The coolest part of the young tiger enclosure was that I got to lay down and hold one while he hugged me back. It was here that I really felt the primal power of this young tiger. His paws were already almost the same size as my face. I knew deep down that if this cat wanted to, it could pop out those claws and rake my life away. That’s probably akin to the feeling of bungee jumping, where you know the cord is going to pull you back up, but your instincts tell you that it’s all over so say goodbye. Luckily, the cuddle monster just hugged and didn’t kill me. But I still had the big tigers to see, and I might not be so lucky with them.

Michael with tiger around his neck

Lucas was not allowed in with the big tigers, which was totally fine with him. He had already let me know that he was NOT going in with the giant cats. I guess, whether they are tired or drugged, it doesn't matter. A human child is too tempting for the adult tigers. So, swimming in a disgusting concoction of tourist foot soup with my hygienic slippers on, I entered the second enclosure.

“Do not approach the tiger from the front. Do not look the tiger in the eyes. Do not touch the tiger past this point.” Michael with tiger

These are the instructions I received, and once again I knew that it was going to be OK but my instincts were telling me that I had already cuddled a baby tiger. Let’s just go home now. But I had paid my exorbitant admission fee, and I was determined to wring every ounce of experience out of this day. I strode forward and did as I was told; I approached from the rear, sat down, and put my hand on the tiger's haunch. It was thrilling, to say the least.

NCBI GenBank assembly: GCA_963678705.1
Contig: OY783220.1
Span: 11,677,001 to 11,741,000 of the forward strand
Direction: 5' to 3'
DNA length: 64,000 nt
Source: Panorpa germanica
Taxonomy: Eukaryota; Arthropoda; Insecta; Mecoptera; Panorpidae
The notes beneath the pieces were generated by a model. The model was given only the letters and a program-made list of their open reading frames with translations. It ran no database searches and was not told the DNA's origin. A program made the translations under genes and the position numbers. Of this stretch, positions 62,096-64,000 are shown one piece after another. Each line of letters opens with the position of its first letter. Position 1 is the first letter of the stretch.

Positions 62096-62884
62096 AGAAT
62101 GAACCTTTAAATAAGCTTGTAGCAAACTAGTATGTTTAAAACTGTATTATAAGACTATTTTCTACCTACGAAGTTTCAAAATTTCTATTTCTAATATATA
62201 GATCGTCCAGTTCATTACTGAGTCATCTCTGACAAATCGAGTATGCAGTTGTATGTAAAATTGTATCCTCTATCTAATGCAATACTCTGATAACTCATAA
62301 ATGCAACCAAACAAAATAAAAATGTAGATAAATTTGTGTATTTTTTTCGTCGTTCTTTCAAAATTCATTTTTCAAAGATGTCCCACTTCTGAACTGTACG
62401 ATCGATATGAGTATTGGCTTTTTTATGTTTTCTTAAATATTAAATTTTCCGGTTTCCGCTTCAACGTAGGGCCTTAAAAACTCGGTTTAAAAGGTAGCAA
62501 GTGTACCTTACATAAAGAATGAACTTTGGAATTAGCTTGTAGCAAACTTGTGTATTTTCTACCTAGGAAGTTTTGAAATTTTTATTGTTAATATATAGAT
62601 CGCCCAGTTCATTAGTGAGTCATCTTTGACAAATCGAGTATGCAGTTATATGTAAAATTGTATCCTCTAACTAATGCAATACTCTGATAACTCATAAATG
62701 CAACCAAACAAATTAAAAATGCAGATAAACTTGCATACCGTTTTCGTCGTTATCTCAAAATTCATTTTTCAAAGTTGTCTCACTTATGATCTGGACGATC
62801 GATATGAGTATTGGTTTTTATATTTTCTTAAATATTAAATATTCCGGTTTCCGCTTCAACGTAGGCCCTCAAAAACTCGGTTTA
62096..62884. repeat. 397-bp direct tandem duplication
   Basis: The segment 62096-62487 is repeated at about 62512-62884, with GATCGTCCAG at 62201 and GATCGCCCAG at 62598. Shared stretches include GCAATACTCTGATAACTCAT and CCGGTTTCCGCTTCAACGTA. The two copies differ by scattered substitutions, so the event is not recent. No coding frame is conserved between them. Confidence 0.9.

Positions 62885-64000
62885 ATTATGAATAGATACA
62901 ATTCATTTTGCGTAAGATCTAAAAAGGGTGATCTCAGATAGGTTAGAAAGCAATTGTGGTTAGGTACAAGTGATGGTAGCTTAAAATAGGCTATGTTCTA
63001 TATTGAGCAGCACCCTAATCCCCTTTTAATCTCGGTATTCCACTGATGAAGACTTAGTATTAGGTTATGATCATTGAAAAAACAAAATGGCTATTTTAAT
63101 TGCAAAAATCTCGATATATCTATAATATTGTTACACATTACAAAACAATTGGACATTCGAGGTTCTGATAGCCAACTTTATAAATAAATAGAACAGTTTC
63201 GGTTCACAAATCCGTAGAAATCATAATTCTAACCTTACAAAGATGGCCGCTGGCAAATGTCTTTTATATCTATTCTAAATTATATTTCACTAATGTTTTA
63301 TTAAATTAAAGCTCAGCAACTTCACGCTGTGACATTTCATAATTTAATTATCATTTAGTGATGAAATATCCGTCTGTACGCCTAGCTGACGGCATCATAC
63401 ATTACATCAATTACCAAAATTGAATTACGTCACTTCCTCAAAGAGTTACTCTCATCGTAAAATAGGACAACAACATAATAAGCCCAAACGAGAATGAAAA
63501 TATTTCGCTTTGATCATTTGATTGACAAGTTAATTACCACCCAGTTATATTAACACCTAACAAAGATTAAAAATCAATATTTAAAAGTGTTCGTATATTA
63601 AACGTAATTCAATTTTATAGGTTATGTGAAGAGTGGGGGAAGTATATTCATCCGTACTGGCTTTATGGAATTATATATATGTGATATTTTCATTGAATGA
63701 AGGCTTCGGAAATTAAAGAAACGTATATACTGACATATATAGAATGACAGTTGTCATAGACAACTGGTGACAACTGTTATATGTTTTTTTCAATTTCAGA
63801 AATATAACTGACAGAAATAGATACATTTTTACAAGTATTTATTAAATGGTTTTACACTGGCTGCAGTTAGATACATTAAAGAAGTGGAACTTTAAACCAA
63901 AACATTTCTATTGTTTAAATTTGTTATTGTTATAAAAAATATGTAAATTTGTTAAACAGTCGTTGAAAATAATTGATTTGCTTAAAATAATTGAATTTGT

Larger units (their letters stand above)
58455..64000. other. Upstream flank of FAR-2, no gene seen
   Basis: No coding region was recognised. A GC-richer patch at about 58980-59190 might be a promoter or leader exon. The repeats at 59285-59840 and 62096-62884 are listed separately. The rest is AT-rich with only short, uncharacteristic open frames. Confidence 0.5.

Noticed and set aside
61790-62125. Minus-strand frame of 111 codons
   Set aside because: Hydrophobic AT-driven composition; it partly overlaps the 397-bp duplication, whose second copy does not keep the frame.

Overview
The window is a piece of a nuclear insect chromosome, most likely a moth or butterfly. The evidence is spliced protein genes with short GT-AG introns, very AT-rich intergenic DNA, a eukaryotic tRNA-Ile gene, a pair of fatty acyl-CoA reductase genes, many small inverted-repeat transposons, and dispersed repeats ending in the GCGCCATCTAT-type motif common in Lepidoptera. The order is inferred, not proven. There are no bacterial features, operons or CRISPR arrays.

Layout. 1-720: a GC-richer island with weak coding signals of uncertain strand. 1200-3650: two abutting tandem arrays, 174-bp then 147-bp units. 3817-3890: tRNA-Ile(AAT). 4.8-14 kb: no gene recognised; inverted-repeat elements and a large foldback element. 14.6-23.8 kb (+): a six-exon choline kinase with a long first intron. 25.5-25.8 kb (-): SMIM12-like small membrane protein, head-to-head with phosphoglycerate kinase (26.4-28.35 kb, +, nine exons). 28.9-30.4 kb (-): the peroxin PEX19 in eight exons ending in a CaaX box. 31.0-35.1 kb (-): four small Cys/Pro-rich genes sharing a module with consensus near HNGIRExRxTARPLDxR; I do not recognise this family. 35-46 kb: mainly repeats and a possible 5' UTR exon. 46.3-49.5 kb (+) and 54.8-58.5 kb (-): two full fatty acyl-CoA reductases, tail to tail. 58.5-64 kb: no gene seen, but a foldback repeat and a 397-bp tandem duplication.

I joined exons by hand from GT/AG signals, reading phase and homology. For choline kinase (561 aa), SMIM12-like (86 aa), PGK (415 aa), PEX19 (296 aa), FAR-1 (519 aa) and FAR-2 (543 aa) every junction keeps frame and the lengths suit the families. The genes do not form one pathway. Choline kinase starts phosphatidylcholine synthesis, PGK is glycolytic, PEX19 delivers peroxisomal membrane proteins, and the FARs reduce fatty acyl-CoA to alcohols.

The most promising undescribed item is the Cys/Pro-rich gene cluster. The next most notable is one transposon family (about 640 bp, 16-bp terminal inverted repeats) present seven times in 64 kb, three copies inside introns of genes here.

Tiger behind Michael

The problem, as you may have noticed in the photo, was that despite the explicit instruction to NOT approach from the front, another tiger was sitting right behind my designated predatory animal. So, while I approached my cat from behind, I was approaching the other one from the front. And don’t think for one second that I didn’t consider this the entire time. But all was going well. Someone else sat with this other tiger, and he paid me no mind. Until they got up and left, and I still sat there petting a tiger butt. The tiger behind me made a sudden movement and growled. I was going to die. I just knew it. My body filled with terror while my shorts almost filled with something else. The guy told me not to move, and they caught the growling tiger’s attention for a moment with some sort of magic or miracle from above. As soon as he was disinterested in devouring me, they told me to get up and move away. You don’t have to tell me twice! Luckily, my friends were taking pictures and captured the moment of fear on my face as I sat and waited to die. Michael looking on while tiger bathes

Despite my near death experience, there was still one enclosure to go; the big cats chillin’ in the water. I had to have this photo, too, so I knuckled down and buckled down, then approached that big scary cat from behind. It was a lot more aware than I had hoped. But no growling or sudden movements caused me to have a heart attack this time. Instead, I got to stroke this tiger’s back like he was a little tabby sitting in my lap. Amazing. Totally worth almost dying.

In retrospect, perhaps the tigers were all hallucinating on tiger acid. Maybe the one that considered killing me thought I was a big ham hock. Wouldn’t be the first time someone made that mistake, and probably not the last. Maybe the unbelievable animal bathing in the water was really thinking, “The water, man. It’s like…touching me. It has FINGERS!”

The truth is, I just don’t know. I do know that either way it was one of the most incredible things I’ve ever done and I regret nothing. I would do it all over again. Clarification: I would not do it again, it’s a little expensive and, you know, been there done that. But if someone invented a time machine, I’d go relive it. How’s that? Anyway, as we left the enclosure to go back to the cafe where my wife waited with the kids, I caught one last glimpse of a big tiger. He sat by the fence staring out into another enclosure. I’d like to think he was waiting for somebody to walk by and offer him a finger snack. But it’s just as likely that he was having a conversation with a pink elephant and saying, “I need a Twinkie, bruh.”

Tiger looking out of the fencce

Related Thursday Review articles:

Modern Farming, Ancient Ghosts; Michael Bush;Thursday Review; January 2, 2016.

An Improbable Meeting (Or, Playing Six Degrees of Michael Bush); Michael Bush;Thursday Review; January 9, 2016.